Water levels are dropping rapidly in the Highland Lakes. The Llano and Perdenales rivers have essentially dried up. That means hardly any water is going into the Highland Lakes right now. A severe lack of rain and blistering heat has Lake Travis slowly evaporating away.



Video taken by the LCRA shows the Sometimes Islands are clearly visible as the lake continues to go down. Monday it was at 647.4 feet, just 55 percent full. Lake Buchanan is 64 percent full.



There are only two public boat ramps still open, and Lower Colorado River Authority (LCRA) officials are not sure how long that will last during our projected long hot summer.


Not looking good, especially is this summer is quite the scorcher and we dont get the rain we need. On the bright side, we now can see some structures build in the 30's!


Video from the LCRA shows structures and pilings from construction in the 1930s clearly visible just underneath the water's surface. Large rocks are also peeking through the now more shallow water.



posted on Jun, 21 2011 @ 05:09 AM
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reply to post by buni11687
 


man am from the uk and i am glad we dont have things like this on this scale.



posted on Jun, 21 2011 @ 11:24 AM
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I'll be driving as far south as I can go in Texas here pretty soon. I'll see all of it. Lake Buchanan might let the old town of Blufton come back to the surface. My brother saw the San Saba and Llano rivers in person last weekend, he said it was a pitiful sight.



posted on Jun, 21 2011 @ 11:29 AM
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We are in north central Texas and just yesterday, we were under warning because a huge fire was about 60 miles from base. Later that night, they had said a storm had just passed us and was going to Dallas.

Lo and behold, we wake up at 12am and it is thundering/lightening/hailing/raining, and all with winds of 69mph. At a point, the winds went up to 76 mph.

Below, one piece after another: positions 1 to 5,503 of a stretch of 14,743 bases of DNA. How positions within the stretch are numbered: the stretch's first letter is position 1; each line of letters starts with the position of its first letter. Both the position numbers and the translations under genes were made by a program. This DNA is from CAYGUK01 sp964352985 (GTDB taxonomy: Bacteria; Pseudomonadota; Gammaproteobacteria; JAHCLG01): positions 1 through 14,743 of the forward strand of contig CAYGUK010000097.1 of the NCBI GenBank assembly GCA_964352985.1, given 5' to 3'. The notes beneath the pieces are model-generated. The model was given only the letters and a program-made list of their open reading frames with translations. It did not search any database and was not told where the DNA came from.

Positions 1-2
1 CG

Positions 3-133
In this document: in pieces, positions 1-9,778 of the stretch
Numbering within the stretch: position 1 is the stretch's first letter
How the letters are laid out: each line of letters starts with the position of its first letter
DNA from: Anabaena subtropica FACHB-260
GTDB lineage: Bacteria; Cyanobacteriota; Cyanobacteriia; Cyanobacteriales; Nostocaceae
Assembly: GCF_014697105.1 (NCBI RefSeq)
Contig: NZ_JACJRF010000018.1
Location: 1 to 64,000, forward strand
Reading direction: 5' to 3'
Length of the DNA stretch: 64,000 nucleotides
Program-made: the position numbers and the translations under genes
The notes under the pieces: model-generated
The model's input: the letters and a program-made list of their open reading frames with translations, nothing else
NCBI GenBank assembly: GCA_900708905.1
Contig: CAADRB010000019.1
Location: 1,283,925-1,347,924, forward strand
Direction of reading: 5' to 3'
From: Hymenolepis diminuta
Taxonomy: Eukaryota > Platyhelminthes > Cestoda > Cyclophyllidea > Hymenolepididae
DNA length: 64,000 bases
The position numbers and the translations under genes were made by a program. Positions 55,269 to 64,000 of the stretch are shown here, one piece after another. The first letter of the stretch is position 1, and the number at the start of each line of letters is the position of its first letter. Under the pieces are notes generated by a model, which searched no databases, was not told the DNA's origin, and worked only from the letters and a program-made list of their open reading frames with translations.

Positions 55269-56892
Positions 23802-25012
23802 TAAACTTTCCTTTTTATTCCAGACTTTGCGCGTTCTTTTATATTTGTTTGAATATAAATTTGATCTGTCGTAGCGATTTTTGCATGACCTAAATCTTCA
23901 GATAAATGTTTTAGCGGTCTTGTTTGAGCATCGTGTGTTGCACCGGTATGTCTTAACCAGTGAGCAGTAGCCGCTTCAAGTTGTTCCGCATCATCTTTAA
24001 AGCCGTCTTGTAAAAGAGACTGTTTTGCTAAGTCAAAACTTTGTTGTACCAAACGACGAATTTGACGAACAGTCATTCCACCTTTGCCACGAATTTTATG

A piece of our roof under the porch fell off. Base housing is in for it today because there are so many damages.


For the past 3 weeks we have been at 106 degrees...even up to 110! Sheesh!!



posted on Jun, 21 2011 @ 11:44 AM
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and just think. gov. perry and the legislature are cutting fire fighting services even more in the current budget.



posted on Jun, 21 2011 @ 12:24 PM
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reply to post by Pinkgomo653
 


It has been a brutal summer here Pink. I don't remember the heat index being as high as it has been in a long long time. The heat index was 110 the other day, with only 24% humidity For Central Texas, that is bone dry. Felt like I was back in Arizona. Hopefully we will get some rain, and hopefully it is more than the amount to make dust art on the cars. We also have started watering our house foundation, to hopefully keep foundation problems at bay.

If you drive around, you can see the crops are in sad shape, and ranchers are already starting to sell of cattle. It is getting kinda scary.

My lawns are parched and half dead, and it is just going to get worse. And in some areas they have started limiting watering your yards and gardens. And they are already starting up with the firework bans.

It is going to get a whole lot more interesting before it gets better.



posted on Jun, 22 2011 @ 10:25 AM
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reply to post by Justaposter
 


Definitely. That is all they talk about in the news with farmers/ranchers selling off their cattle because
they don't have grass to feed them. It's really sad.